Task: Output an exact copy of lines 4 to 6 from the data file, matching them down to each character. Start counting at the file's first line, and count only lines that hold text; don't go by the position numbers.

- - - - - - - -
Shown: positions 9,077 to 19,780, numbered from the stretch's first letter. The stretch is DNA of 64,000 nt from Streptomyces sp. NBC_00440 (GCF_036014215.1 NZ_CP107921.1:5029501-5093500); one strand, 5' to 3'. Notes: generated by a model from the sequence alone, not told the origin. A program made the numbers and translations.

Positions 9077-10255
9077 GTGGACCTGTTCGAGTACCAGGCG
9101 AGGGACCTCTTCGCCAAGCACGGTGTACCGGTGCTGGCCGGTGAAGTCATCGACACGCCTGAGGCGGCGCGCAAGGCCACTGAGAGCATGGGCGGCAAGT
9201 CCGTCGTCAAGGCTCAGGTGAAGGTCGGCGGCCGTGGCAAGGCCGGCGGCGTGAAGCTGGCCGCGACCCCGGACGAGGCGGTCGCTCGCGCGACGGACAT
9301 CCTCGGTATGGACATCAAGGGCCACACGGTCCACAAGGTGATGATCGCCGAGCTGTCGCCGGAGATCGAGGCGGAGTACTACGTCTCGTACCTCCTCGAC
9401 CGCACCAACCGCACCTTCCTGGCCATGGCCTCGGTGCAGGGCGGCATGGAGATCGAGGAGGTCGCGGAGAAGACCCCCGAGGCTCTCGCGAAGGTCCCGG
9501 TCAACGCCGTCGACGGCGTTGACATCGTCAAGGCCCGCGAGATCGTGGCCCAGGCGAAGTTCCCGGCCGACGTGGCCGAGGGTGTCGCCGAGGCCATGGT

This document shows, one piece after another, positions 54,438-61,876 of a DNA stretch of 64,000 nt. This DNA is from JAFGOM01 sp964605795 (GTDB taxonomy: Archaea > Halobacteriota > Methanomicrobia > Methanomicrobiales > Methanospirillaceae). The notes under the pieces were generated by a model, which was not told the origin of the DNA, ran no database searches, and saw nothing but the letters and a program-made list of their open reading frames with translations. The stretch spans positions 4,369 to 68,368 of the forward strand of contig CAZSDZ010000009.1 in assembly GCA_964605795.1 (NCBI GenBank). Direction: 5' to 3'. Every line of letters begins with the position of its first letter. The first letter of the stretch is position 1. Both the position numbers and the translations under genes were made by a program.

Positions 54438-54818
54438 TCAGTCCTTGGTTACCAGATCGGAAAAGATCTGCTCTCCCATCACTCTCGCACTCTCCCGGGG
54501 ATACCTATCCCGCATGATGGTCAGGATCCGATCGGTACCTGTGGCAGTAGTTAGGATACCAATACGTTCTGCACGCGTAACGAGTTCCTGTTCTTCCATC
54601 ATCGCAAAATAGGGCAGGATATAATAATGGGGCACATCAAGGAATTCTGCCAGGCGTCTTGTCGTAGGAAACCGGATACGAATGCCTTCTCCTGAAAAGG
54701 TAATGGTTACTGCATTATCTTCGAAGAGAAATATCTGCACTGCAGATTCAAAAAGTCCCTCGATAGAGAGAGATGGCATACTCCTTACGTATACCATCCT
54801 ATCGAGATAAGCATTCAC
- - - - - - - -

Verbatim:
9101 AGGGACCTCTTCGCCAAGCACGGTGTACCGGTGCTGGCCGGTGAAGTCATCGACACGCCTGAGGCGGCGCGCAAGGCCACTGAGAGCATGGGCGGCAAGT
9201 CCGTCGTCAAGGCTCAGGTGAAGGTCGGCGGCCGTGGCAAGGCCGGCGGCGTGAAGCTGGCCGCGACCCCGGACGAGGCGGTCGCTCGCGCGACGGACAT
9301 CCTCGGTATGGACATCAAGGGCCACACGGTCCACAAGGTGATGATCGCCGAGCTGTCGCCGGAGATCGAGGCGGAGTACTACGTCTCGTACCTCCTCGAC